POLITICS

HUFFPOST HILL - President Forced To Tap Strategic Umbrage Reserve In Wake Of Trump's Comments

A great council of thinkfluencers was convened to decide which metaphor people should divine when writing about the suction cup guy ascending Trump Tower. Mike Pence has a higher approval rating than Tim Kaine, but, then again, Tim Kaine is isn’t your *REAL* dad. And Ted Strickland earned scorn for saying Antonin Scalia’s death was well-timed, not remembering that people only forget inappropriate comments about Antonin Scalia’s death if they involve murder conspiracies. This is HUFFPOST HILL for Wednesday, August 10th, 2016:

BRIDGEGATE BACK - Time for some more traffic problems in Chris Christie’s bid to be attorney general. Ted Mann:  “A top aide to New Jersey Gov. Chris Christie privately told a colleague in late 2013 that the governor had lied to reporters when he said none of his senior staff or campaign manager had any knowledge of the George Washington Bridge lane closure scandal, according to court papers filed early Wednesday. In the filings in U.S. District Court in Newark, lawyers for a defendant in the lane closure trial scheduled for September disclosed a text exchange between two Christie staffers, Christina Renna and Peter Sheridan, during a December 2013 news conference, at which the governor said he had been assured that his administration and campaign had no knowledge of the closures. ‘Are you listening?’ Ms. Renna texted Mr. Sheridan, according to the filing. ‘He just flat out lied about senior staff and [campaign manager Bill] Stepien not being involved.’” [WSJ]

The DEA says it’s making an important announcement tomorrow about marijuana, and presumably it’s that “fake weed = zombie.”  

GUY WHO GASPED AT TRUMP’S ‘2ND AMENDMENT’ COMMENT TOTALLY COOL WITH IT - CNN found the guy, who’s named Darrell Vickers, and he was shocked that Trump talked about people killing Hillary Clinton only because it was politically disadvantageous: “’We would have taken Mr. Trump to the shed and said, ‘Don’t say things like that because people will misconstrue it.’ But it was clear to my mind, and to the people around me, that he was trying to make a joke; and, unfortunately, people like some of the media ― for instance, like, Huffington Post ― will take that and screw that up and distort it.’” [Daily Beast]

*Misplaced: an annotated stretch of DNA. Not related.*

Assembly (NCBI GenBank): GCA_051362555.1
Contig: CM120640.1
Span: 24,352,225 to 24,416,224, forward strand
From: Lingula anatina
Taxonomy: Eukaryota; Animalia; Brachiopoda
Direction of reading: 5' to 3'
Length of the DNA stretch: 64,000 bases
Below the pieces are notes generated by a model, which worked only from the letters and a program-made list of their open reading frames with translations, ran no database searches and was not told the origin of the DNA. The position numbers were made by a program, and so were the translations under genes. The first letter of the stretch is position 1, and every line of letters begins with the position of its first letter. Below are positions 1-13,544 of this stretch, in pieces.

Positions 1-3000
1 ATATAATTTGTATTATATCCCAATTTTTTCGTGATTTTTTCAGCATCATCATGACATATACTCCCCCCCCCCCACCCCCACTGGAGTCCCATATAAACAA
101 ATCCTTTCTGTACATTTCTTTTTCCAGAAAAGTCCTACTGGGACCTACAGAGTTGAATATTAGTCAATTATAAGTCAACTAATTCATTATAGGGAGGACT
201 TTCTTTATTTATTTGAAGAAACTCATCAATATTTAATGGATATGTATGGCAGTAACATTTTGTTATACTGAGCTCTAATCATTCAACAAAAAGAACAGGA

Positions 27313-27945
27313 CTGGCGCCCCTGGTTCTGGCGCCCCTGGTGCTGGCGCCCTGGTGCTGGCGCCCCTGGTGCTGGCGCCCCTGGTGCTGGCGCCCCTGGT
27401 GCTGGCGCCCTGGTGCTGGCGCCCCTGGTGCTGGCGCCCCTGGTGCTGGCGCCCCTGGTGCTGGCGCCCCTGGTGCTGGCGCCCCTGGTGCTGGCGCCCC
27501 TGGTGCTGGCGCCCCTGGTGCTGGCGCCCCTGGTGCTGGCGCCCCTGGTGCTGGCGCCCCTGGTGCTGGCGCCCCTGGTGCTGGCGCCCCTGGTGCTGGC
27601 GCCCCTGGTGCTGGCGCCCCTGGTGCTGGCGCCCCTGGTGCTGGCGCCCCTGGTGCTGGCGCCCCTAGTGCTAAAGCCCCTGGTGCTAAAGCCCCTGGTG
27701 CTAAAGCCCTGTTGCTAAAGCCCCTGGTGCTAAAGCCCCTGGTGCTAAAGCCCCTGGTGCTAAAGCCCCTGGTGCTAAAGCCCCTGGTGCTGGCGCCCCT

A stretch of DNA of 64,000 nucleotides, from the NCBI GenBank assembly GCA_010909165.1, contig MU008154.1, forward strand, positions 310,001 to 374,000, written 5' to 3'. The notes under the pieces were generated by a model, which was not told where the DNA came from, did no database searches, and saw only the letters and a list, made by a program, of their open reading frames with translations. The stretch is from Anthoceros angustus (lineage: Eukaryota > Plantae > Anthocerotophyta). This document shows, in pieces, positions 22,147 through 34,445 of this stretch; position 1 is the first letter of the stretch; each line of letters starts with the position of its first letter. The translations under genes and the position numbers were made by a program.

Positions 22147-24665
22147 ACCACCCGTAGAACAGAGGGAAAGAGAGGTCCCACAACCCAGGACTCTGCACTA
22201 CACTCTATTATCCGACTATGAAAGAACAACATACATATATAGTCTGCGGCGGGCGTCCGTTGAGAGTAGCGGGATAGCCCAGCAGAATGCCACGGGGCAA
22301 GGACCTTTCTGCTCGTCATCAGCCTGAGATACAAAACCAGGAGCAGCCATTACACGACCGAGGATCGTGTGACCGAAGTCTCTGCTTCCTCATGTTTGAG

TRUMP COOL WITH IT, TOO - Christina Wilkie: “Trump said he didn’t mean to suggest any harm. The real villains, he said on Fox News, were the media. ‘I have to say, in terms of politics, there is few things, and I happen to think that if [the media] did even bring this up, I think it’s a good thing for me,’ Trump told Sean Hannity. ‘Because it’s going to tell people more about me with respect to the Second Amendment ... because Hillary Clinton wants to essentially abolish the Second Amendment.’” [HuffPost]

This claim about Hillary Clinton is not true, by the way.

SECRET SERVICE NOT SO COOL WITH IT - Tami Luhby and Jim Sciutto: “A US Secret Service official confirms to CNN that the USSS has spoken to the Trump campaign regarding his Second Amendment comments. ‘There has been more than one conversation’ on the topic, the official told CNN. The campaign told USSS Donald Trump did not intend to incite violence. ‘No such meeting or conversation ever happened,’ Trump tweeted in response to CNN’s report.” Whatever. [CNN]